Exile, Theotopia, and Atopia: Mann’s Joseph and His Brothers and Bulgakov’s Master and Margarita
The modernist dystopias mentioned so far in this study contain few religious elements, given the fact that the modernist utopias themselves are preponderantly secular and tend to treat religion as just another cultural institution that needs to be reformed and regulated, if not eliminated al together. In other words, theotopias have largely gone out of style in modernist highbrow culture, following a steady historical trend since the second part of the 19th century, already discussed in previous chapters. One of the most remarkable exceptions to this modernist dystopian trend is Thomas Mann’s masterpiece, Joseph and his Brothers. In turn, Bulgakov’s masterpiece of the 1930s appears to follow the general dystopian trend, but it actually reveals itself to be a theotopia in dystopian disguise. Both novels explore the notion of atopia, but along somewhat different lines: whereas in Joseph and His Brothers, atopia largely concerns the theotopian bridges over the existential void, in Bulgakov’s narrative it also concerns the role of art and the artist in creating what Aldous Huxley would call an alternative, “sane” or healthy society.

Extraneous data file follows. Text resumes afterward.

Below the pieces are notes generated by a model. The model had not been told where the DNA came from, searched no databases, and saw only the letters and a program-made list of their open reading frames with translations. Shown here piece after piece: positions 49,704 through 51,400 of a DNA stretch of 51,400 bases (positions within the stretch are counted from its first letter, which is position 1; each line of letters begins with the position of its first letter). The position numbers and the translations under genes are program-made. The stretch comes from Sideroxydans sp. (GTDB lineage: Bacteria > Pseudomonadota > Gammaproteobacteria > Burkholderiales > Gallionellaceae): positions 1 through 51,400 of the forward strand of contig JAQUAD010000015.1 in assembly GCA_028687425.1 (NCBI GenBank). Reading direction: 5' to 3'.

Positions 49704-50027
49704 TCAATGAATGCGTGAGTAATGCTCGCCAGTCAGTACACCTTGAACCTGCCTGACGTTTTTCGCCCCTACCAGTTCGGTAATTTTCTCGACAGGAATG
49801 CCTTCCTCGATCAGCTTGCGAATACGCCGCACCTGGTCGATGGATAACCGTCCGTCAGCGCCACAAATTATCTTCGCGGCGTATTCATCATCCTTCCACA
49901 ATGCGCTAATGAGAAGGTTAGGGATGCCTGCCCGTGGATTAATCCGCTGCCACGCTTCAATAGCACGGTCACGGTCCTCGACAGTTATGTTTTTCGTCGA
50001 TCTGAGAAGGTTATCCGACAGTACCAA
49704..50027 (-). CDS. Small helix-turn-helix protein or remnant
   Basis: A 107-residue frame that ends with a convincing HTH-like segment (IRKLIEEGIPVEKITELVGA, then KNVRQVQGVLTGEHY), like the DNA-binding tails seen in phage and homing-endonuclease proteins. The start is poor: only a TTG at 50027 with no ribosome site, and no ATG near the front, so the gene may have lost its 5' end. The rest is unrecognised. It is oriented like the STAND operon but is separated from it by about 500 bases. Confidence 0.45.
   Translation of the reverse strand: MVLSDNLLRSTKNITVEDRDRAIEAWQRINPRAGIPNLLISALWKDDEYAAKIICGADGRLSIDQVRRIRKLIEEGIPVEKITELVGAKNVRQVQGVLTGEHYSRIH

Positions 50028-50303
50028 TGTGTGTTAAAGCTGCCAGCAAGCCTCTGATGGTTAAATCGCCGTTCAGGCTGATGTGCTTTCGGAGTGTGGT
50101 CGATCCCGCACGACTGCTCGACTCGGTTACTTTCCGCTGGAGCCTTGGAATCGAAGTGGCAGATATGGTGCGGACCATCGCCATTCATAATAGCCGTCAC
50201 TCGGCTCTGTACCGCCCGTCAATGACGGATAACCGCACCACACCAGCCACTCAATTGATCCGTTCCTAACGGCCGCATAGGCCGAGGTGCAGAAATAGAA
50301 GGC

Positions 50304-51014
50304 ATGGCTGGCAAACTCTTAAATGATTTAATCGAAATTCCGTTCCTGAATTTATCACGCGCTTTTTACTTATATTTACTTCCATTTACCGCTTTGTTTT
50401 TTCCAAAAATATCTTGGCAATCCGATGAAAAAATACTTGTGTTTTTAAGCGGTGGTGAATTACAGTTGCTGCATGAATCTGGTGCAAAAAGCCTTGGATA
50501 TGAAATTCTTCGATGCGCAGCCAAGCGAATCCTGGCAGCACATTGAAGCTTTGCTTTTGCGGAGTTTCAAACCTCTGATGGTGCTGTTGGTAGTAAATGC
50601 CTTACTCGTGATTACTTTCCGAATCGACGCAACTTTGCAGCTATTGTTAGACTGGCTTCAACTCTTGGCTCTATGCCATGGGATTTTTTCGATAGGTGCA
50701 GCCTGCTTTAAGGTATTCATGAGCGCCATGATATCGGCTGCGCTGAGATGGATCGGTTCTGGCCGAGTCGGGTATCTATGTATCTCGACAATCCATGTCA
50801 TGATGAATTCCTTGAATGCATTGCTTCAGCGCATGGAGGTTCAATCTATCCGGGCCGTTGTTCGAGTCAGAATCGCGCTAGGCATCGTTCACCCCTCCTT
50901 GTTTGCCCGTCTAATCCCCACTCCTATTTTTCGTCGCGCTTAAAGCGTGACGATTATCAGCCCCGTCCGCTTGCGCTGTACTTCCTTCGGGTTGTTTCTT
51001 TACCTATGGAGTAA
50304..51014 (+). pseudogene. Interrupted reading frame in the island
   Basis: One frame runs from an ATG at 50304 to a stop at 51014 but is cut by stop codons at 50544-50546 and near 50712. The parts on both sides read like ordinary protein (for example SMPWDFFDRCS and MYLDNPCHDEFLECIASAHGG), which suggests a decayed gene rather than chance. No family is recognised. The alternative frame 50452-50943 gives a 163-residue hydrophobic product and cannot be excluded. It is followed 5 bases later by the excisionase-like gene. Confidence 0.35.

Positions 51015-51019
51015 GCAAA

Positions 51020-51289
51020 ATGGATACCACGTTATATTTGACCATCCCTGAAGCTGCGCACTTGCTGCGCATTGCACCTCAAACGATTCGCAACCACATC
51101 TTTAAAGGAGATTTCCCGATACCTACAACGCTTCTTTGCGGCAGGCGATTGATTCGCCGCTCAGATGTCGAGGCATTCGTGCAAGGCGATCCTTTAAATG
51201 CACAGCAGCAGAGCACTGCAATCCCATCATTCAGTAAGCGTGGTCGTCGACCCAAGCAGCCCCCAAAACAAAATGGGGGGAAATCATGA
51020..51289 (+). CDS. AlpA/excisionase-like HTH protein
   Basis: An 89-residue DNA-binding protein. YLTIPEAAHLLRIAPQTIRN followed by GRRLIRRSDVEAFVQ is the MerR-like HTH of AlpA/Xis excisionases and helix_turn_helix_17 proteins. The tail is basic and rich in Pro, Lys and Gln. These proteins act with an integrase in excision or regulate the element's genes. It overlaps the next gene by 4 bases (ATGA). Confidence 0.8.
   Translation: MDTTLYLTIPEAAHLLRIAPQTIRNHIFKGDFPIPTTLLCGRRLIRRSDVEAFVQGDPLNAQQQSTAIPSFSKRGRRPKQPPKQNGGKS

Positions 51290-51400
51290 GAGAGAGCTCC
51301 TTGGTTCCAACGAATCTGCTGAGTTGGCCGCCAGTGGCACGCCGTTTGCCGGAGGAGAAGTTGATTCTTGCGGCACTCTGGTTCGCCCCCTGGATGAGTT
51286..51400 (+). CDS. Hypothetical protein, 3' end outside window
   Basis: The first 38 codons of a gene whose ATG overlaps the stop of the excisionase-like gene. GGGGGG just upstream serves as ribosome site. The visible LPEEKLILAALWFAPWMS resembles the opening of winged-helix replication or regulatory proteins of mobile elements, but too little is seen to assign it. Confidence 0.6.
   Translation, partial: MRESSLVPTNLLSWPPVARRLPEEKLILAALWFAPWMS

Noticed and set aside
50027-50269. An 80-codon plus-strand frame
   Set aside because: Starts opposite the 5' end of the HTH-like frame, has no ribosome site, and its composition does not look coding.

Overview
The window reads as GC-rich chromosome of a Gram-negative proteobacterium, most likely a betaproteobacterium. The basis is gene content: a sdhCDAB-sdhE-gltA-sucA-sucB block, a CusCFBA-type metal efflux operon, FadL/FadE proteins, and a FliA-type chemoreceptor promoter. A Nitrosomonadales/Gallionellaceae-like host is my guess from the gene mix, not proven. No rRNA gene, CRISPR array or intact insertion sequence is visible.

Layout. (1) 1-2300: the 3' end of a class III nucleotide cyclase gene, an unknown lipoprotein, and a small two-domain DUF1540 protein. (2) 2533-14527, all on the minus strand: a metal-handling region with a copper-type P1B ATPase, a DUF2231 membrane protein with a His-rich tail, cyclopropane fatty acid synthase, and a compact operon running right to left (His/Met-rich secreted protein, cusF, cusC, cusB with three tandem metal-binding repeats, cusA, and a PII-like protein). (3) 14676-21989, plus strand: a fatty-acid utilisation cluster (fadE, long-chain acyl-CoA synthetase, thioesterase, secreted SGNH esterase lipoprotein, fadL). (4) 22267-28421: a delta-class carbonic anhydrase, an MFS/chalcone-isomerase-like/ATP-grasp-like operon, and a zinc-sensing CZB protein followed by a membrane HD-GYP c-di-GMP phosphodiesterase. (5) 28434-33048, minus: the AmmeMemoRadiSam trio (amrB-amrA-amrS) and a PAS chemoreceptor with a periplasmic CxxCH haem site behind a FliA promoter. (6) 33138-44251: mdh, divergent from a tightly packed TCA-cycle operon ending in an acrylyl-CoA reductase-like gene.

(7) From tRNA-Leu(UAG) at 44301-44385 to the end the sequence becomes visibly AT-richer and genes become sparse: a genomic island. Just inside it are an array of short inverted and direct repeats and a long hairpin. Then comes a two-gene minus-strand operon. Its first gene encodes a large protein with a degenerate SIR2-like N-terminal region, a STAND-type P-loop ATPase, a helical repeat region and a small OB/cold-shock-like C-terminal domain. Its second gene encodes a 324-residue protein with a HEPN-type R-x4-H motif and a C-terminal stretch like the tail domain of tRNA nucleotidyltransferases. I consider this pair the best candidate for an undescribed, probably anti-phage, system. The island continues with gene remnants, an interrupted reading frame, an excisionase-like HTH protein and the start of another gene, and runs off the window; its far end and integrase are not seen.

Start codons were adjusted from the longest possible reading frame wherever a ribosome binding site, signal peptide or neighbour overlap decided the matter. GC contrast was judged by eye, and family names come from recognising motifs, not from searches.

KeywordsPsychiatric Ward Liminal Space Evening Star Healthy Society Black Magic
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- 1.Thomas Mann (2005), Joseph and His Brothers: The Stories of Jacob, Young Joseph, Joseph in Egypt, Joseph the Provider, translated by John E. Woods, New York: Everyman’s Library, p. 10. Subsequent citations refer to this edition.Google Scholar
- 2.Mikhail Bulgakov, The Master and Margarita, translated from the Russian by Michael Glenny, New York: Alfred A. Knopf, 1992, p. 135. Further page references are to this edition.Google Scholar